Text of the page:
Decades of working in the same division, with positions at the Management level in several different industries, do not guarantee that someone will automatically be able to handle the leadership. Especially if we have a leader with more than 1 leader (Board of Directors) with the condition of being a new employee too. Every leader must have different behavior.
It takes time to adapt to one another. How long an adaptation process will take is often not determined. According to my observation, many senior employees (Dept. Head level and above) have actually failed in this process, even though they have worked in their fields for decades. There are several things that are very important and need to really be considered by a senior employee in building good interactions with his new leader.
Here are the things that might help in the adaptation process:
1. Realize that leaders need time to be able to give us confidence
2. We need to recognize character and sensitive things for leaders
3. Position ourselves to be willing to open up to learn in a new corporate environment
4. Avoid conflict in the first year
5. Show our respect and kindness
6. Learn every thing, every incident, every information, and everything that happens in the company
The biggest thing that often causes the failure of this process is when we feel that we are senior, feel that we have a lot of experience, are in a high position and end up thinking “feel inappropriate” to be looked down on or treated like other employees under him by the leader. This is important to note. Whenever you have a smart boss, it is important to acknowledge it and take the opportunity to absorb as much knowledge as possible from the boss. No need to try to compete with him, at the right time, your expertise will certainly be recognized.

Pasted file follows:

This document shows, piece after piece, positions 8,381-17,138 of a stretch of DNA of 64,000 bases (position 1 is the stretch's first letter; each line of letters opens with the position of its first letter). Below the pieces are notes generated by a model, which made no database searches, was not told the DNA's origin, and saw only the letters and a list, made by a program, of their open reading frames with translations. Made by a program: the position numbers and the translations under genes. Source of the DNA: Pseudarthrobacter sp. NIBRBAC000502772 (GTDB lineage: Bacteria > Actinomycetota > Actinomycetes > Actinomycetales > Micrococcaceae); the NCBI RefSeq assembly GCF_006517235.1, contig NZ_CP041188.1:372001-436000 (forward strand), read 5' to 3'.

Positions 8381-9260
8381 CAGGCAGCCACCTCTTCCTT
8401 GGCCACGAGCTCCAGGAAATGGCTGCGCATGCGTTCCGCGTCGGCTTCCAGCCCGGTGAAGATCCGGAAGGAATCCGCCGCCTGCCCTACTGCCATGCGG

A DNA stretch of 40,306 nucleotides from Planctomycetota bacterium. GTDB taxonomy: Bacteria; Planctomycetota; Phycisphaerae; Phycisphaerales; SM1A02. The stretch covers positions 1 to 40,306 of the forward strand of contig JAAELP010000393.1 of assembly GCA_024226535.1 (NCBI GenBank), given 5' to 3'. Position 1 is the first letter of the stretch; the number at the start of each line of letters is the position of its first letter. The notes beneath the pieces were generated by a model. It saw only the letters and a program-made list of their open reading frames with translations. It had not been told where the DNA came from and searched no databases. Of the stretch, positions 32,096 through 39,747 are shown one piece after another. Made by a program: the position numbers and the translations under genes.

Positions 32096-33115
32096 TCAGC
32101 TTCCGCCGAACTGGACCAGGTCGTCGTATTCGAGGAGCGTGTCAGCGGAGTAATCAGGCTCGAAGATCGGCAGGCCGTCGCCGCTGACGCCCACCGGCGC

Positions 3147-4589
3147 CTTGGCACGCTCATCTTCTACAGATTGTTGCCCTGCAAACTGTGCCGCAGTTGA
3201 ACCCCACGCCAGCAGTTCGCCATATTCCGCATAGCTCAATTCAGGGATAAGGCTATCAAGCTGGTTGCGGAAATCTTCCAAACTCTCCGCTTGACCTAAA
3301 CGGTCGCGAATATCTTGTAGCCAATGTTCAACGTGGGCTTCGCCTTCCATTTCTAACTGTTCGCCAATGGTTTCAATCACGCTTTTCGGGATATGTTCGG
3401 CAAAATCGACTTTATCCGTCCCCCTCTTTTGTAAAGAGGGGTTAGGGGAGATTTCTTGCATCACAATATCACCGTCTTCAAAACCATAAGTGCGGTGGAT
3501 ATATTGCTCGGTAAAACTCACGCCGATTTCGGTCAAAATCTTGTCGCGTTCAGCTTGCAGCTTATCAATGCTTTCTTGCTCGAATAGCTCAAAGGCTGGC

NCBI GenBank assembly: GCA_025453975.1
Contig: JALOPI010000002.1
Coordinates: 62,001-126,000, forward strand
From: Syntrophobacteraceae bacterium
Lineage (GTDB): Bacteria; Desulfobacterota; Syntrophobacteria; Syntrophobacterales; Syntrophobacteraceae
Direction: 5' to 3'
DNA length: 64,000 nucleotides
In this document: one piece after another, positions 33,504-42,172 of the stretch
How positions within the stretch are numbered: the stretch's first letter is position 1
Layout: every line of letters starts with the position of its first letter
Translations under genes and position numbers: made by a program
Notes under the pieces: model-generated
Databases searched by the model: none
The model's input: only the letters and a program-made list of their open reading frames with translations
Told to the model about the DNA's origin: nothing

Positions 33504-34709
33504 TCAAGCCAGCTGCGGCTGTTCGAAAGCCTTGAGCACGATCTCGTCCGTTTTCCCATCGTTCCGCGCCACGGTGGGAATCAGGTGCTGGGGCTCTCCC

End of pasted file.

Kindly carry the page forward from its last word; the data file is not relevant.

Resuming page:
Conversely, a humble attitude (in some conditions even requires us to be able to simulate ourselves as low as possible), very helpful for us to be able to build good relationships and the end is “trust” from the leader to us. Suppose this is part of the struggle to win the new arena of competition, if we really realize that we need this job and the leader holds the reins to decide whether we are appropriate or not to occupy our current position.
If the boss only focuses on himself and does not make efforts to develop his subordinates, this does not mean that this is a nightmare that makes you rush to leave. Especially if you have a lot to learn from your team. Soak up as much of the knowledge that is around you before making sure to leave. In essence, no matter what type of boss you have, it can’t stop you from growing.